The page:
While the World Health Assembly hits its first online edition, I can only remember President of El Salvador, Nayib Bukele´sstatement during the 74th United Nations General Assembly in regards of our necessity to transform the old ways into the new means of interconnectivity and further achieve globalization.
COVID-19 has left us scared, anxious and fearful, but it has left us many lessons to be studied and learn upon and hope to grow upon a better world.
We have learned to adapt as no species has ever done before, and technology has advanced dramatically for the good of mankind, moreover, humanity has learned to sync and target mutual goals for the benefit of all.
We now understand the importance of working together and the price of indifference, as the old dilemma of Friedman´s shareholder versus Freeman´s stakeholder, we understand how complex problems can only be tackled through all relevant sectors, all relevant stakeholders uniting their efforts into achieving common goals.
As for me, a frontline health worker, I have been reminded of what it meant to be scared of death from disease, I have fought TB, HIV, Malaria, Ebola and other diseases, however this time is different, never in the history of the World Health Organization has there been such a pandemic, never had I thought during my years of study that there would be a disease that would infect all countries of the world so fast, but never in the history of mankind has there been such inspiring international cooperation, communication and empathy.
We have witnessed the price of science being put behind politics and the high price this represents and that global threats have no political will, borders or differences between each other.
This lesson will ripple into history for years to come, as an example of dedication and courage, a bulletless war frontline healthworkers faced everyday in Italy, Spain and France, knowing they may never see their families again, working tirelessly at the risk of life, above and beyond their call of duty, doing their absolute best to gift a new day to a wounded fellow human being.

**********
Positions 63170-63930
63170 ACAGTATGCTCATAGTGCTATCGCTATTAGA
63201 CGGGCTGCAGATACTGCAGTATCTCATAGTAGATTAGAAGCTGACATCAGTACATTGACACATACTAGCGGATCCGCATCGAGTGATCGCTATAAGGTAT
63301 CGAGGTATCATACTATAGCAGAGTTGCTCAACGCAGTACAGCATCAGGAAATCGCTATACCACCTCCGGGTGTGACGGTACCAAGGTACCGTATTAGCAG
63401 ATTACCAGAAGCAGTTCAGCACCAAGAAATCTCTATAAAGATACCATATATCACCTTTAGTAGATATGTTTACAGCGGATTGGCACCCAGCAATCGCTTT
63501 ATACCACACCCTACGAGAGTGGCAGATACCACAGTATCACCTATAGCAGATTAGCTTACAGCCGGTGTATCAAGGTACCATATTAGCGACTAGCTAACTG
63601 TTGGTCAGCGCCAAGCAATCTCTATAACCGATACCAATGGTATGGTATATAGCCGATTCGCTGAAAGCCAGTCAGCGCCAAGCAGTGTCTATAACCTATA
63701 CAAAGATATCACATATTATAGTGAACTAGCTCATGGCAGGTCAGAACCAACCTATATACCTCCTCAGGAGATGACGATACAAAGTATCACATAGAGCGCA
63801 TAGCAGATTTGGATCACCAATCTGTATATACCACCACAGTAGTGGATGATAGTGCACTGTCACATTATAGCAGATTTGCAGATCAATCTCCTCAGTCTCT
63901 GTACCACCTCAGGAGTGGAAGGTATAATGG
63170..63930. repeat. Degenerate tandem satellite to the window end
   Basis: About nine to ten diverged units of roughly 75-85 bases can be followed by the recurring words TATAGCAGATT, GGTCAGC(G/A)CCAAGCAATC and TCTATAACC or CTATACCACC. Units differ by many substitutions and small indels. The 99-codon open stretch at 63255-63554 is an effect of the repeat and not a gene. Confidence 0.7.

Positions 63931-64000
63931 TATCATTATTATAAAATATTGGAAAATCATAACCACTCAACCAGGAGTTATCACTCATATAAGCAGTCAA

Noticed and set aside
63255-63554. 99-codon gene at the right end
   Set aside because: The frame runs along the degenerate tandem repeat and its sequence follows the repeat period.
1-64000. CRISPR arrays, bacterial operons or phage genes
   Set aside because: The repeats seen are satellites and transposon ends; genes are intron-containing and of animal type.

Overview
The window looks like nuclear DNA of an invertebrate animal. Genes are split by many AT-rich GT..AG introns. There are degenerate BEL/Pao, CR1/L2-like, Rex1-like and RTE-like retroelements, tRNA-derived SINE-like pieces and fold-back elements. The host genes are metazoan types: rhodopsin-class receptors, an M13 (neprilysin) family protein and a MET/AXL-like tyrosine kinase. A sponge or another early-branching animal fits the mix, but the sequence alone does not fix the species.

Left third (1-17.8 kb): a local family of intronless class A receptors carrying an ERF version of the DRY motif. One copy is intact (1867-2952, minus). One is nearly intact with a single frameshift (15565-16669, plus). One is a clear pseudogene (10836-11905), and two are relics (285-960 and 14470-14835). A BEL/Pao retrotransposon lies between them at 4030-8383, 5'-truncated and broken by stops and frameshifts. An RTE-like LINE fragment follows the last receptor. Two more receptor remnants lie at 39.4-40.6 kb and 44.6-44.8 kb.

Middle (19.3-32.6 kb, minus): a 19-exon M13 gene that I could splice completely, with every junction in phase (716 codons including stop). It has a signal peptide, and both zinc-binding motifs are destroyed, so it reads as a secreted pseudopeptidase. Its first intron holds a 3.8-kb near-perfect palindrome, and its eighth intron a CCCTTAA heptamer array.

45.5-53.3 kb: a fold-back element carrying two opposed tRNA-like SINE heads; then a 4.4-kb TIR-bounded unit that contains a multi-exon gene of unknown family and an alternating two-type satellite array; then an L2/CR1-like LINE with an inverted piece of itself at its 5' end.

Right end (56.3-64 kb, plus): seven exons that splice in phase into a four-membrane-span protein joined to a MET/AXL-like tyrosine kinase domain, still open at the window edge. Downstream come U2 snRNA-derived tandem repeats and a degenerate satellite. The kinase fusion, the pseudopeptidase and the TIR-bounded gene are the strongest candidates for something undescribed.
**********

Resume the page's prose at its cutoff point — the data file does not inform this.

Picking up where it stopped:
During the year of the Nurse and Midwife, I remain speechless at the gallantry and bravery they showed in Guayaquil, Ecuador, in Guerrero, Mexico, entering the fight without proper (or any) Personal Protective Equipment, knowing full well they have crossed the line of safety forever to give them one more breath, one more day.
While COVID-19 will be controlled in the near future, other threats will endanger us further, this year, the United Nations Ocean Conference has been postponed and life saving messages may not wait for long, Ocean Health will soon succumb to greed and indifference, we need to implement such means of coordination into bigger and yet forgotten threats, such as Tuberculosis and Antimicrobial Resistance or Climate Change.
Humanity has also been reminded of the huge importanceinvesting in R&D has into solving complex issues, from the very basic science to provide key information to early detect, prevent and understand key mechanisms of replicability and sustainability, and recognizing the value of translational science and the challenges it poses into placing life-saving medication into the market. Regulation is always a frustrating matter when talking innovation, but let this lesson remind us of the importance of safety, efficacy and quality and shall they always come first when developing novel diagnostic tools and therapeutic agents.
We have exactly 10 years left before we deliver results to each other, we find ourselves at the inflection point of our future, we have to make a bigger promise to each other, to never let this happen again, to strengthen scientific diplomacy, we can no longer rely only on decision-makers to make a change in the world, the task has been given to every single one of us at hand, and it is our duty to achieve these goals together.